Why it’s important to leave your sneakers at the door
By EG Manilag, Staff Writer
Hey! The rainy season is coming, so make sure to put those wet and dirty shoes where they rightfully belong—on the shoe racks. Our sneakers should not be wandering around the house, they should be in a place where they stay intact and don’t carry dirt inside the house. Otherwise, it could be a sign of disrespect and the cause of some health issues.
Last week at my caretaking job, someone was calling because their smoke detector was chirping. I immediately went there to check it out. Without consciously thinking, I removed my shoes and left them outside. I only realized that I had taken them off when I was done. Removing my shoes before getting inside a house has become a reflex for me, and I hope many of you are like this too.
Even if the host said that it’s okay to have shoes on, like most of our friends’ parents would say, I continued to remove them. I could be rude for not obeying what she said, but I think it’s actually even ruder to not remove shoes before entering one’s house. In my empirical observations, removing your shoes before going inside is more of a universal moral code than a home etiquette rule, tradition, or religious cultural thing. I mean, it’s not even a question in most homes. In addition, it’s just more polite to do it. So, why do some people still wear their shoes in the house?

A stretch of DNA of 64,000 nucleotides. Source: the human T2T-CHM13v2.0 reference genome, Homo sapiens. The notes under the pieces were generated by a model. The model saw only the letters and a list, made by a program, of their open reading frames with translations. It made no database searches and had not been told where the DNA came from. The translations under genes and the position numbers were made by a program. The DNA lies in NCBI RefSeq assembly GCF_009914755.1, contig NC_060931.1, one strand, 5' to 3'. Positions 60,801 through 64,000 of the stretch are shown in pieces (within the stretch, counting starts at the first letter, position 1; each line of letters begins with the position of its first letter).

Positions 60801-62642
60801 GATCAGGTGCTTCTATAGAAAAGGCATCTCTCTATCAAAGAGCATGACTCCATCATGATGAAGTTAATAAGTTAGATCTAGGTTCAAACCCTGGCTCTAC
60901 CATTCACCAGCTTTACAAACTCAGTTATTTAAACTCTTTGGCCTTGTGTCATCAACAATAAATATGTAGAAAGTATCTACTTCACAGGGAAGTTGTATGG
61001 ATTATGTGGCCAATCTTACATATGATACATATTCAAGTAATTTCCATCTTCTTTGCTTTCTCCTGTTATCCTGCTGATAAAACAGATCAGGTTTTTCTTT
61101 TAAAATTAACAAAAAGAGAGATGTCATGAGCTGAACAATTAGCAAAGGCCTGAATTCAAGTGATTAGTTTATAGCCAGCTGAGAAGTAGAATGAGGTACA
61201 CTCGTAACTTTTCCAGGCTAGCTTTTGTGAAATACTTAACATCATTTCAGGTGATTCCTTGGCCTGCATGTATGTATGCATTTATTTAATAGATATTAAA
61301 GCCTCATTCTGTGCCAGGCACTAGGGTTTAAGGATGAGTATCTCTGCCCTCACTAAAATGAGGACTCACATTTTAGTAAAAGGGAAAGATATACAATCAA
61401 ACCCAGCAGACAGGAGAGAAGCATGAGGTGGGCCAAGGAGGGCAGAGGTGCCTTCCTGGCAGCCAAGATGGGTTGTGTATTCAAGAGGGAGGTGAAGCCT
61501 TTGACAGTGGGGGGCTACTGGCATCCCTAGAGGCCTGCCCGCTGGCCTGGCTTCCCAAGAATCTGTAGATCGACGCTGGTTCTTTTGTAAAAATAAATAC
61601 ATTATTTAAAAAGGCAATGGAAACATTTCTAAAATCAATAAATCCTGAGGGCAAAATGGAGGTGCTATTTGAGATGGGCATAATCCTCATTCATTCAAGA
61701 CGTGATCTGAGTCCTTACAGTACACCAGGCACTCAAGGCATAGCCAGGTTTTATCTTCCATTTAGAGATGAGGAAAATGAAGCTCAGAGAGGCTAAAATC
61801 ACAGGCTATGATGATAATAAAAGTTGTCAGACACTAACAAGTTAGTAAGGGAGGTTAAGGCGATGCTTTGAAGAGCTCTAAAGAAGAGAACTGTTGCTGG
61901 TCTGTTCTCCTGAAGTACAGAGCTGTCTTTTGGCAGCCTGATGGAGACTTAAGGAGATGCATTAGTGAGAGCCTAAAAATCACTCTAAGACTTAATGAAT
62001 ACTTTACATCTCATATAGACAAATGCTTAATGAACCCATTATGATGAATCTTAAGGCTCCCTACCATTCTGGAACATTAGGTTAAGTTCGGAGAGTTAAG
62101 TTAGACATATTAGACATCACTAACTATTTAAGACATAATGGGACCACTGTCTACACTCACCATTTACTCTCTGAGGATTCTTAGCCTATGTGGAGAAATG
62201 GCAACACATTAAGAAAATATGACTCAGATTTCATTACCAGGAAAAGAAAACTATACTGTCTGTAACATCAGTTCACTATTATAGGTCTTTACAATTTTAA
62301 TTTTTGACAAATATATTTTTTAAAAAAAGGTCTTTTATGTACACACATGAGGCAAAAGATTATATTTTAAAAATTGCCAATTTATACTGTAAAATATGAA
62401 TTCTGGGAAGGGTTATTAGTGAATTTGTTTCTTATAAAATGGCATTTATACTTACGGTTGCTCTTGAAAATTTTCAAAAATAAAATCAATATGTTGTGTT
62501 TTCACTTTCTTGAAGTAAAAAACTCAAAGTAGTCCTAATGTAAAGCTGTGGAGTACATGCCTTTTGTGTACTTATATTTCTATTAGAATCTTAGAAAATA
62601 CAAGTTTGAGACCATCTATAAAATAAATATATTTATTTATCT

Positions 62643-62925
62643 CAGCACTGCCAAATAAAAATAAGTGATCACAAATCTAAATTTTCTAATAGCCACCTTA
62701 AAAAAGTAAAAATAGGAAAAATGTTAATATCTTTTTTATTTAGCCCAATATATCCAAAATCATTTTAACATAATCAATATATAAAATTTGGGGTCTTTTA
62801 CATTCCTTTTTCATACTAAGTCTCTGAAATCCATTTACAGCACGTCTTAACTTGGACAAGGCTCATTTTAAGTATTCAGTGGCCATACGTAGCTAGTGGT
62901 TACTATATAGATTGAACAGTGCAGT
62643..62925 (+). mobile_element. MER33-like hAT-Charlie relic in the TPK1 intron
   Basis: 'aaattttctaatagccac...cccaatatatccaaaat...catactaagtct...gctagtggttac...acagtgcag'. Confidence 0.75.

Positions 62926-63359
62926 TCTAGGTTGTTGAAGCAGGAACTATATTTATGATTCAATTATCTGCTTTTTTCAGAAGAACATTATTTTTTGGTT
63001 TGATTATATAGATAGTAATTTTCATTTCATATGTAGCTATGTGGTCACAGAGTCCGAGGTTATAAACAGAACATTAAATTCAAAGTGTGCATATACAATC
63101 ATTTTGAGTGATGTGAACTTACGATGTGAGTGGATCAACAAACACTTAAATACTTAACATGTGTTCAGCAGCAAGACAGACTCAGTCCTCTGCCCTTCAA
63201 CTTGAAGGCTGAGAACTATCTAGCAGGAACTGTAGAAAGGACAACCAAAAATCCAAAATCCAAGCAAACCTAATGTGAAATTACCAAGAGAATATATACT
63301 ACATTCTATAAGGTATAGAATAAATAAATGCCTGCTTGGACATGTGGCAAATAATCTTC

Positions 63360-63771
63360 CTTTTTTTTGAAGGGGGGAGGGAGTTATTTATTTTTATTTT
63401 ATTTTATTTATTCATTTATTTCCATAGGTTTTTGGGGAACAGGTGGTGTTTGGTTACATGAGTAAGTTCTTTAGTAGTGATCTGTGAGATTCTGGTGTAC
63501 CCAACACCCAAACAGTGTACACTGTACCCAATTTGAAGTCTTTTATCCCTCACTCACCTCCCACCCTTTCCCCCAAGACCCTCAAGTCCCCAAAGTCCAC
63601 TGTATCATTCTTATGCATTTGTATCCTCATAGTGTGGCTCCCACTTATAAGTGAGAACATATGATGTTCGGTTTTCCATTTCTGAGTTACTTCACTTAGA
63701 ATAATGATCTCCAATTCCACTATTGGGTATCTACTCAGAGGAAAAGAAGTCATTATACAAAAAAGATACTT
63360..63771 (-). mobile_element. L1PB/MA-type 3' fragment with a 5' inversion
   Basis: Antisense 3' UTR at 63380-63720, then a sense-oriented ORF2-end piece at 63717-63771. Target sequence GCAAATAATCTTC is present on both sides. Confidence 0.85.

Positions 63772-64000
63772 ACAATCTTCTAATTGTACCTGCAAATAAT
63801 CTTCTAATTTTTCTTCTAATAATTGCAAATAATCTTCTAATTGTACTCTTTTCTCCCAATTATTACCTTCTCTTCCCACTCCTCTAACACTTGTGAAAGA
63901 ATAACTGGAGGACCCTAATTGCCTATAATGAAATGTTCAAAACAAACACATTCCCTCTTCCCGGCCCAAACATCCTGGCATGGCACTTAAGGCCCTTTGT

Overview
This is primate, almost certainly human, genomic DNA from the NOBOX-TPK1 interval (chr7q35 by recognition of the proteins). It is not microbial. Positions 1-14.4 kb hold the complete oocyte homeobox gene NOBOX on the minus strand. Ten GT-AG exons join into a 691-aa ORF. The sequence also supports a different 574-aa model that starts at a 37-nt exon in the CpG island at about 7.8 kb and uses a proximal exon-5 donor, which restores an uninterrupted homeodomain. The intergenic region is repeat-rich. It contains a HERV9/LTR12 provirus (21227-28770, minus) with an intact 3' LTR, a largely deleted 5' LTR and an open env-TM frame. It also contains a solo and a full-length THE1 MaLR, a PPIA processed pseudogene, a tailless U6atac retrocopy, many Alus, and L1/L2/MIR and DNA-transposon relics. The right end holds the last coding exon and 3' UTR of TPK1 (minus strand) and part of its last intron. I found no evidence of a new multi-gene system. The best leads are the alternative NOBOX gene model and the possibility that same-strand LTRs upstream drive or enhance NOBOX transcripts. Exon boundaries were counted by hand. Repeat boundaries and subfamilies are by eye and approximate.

More so, who would want some dangerous, anti-resistant bacteria as a guest in their home? Clearly no one. According to a study by Dr. Charles Gerba, a microbiologist at the University of Arizona, a number of bacteria lurk in our shoes from the inside and out. These bacteria include E. coli, Klebsiella pneumonia, and Serratia ficaria. All of which can cause sickness and disease. Also, these bacteria come mostly from fecal matter which our soles love to acquire, so there’s no validity in saying that the bacteria one shoes is good exposure for our health. His study was not peer-reviewed and only had 10 participants, which some may argue does not make it valid, but I still think even the potential of these germs should be a cause for concern. There are many practical reasons as to why shoe racks are located somewhere that is not near the kitchen, and this right here is one.
Others would argue, “What about cats and dogs in the house, aren’t their paws as dirty as our shoes?” Well, I think it’s safe to say that most of us would clean them right after they go outside. My aunt for instance would use baby wipes to clean off her dogs’ paws. We clean our pets before coming inside, right? So why not extend that cleanliness to removing our shoes?
Ultimately, removing your shoes is a good thing. I believe that the act does good more than anything else. Not only are you showing your respect, but you’re also preventing possible diseases from ever entering someone’s house or your house. No shoes allowed, no problem.